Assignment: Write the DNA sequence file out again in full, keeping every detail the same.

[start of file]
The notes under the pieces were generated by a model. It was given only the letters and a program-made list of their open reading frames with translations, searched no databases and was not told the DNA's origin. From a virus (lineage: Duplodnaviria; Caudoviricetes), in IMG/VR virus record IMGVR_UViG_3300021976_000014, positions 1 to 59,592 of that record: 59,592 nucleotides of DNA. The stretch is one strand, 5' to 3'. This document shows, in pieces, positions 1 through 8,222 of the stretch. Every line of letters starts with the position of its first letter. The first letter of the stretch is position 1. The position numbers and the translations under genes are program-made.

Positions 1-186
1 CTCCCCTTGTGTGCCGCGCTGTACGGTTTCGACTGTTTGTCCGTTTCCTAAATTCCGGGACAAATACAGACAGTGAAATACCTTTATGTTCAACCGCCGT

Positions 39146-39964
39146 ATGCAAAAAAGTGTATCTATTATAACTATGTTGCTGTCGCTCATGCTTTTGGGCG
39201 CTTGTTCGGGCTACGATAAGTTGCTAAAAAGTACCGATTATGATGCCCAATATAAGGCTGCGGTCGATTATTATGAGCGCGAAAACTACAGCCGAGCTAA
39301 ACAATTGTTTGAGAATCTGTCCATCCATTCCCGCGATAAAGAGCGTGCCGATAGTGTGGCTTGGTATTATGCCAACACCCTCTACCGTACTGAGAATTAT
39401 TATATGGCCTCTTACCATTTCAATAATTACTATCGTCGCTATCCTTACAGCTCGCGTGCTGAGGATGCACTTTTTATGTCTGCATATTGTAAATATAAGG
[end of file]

The notes under the pieces were generated by a model. It was given only the letters and a program-made list of their open reading frames with translations, searched no databases and was not told the DNA's origin. From a virus (lineage: Duplodnaviria; Caudoviricetes), in IMG/VR virus record IMGVR_UViG_3300021976_000014, positions 1 to 59,592 of that record: 59,592 nucleotides of DNA. The stretch is one strand, 5' to 3'. This document shows, in pieces, positions 1 through 8,222 of the stretch. Every line of letters starts with the position of its first letter. The first letter of the stretch is position 1. The position numbers and the translations under genes are program-made.

Positions 1-186
1 CTCCCCTTGTGTGCCGCGCTGTACGGTTTCGACTGTTTGTCCGTTTCCTAAATTCCGGGACAAATACAGACAGTGAAATACCTTTATGTTCAACCGCCGT

Positions 39146-39964
39146 ATGCAAAAAAGTGTATCTATTATAACTATGTTGCTGTCGCTCATGCTTTTGGGCG
39201 CTTGTTCGGGCTACGATAAGTTGCTAAAAAGTACCGATTATGATGCCCAATATAAGGCTGCGGTCGATTATTATGAGCGCGAAAACTACAGCCGAGCTAA
39301 ACAATTGTTTGAGAATCTGTCCATCCATTCCCGCGATAAAGAGCGTGCCGATAGTGTGGCTTGGTATTATGCCAACACCCTCTACCGTACTGAGAATTAT
39401 TATATGGCCTCTTACCATTTCAATAATTACTATCGTCGCTATCCTTACAGCTCGCGTGCTGAGGATGCACTTTTTATGTCTGCATATTGTAAATATAAGG